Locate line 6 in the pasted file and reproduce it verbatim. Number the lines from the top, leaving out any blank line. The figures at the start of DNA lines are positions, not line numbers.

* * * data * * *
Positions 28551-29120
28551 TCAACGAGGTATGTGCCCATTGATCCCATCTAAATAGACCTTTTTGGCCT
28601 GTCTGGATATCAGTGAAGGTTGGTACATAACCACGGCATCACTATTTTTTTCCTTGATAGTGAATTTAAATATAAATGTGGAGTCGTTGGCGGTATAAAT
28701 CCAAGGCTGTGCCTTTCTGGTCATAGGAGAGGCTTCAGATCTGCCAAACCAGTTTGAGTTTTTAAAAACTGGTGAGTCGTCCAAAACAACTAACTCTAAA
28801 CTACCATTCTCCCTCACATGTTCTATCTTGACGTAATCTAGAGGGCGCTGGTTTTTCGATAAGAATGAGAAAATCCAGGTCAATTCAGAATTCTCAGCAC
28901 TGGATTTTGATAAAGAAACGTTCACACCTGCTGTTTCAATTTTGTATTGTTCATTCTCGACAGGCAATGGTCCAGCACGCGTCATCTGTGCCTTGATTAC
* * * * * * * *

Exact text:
28901 TGGATTTTGATAAAGAAACGTTCACACCTGCTGTTTCAATTTTGTATTGTTCATTCTCGACAGGCAATGGTCCAGCACGCGTCATCTGTGCCTTGATTAC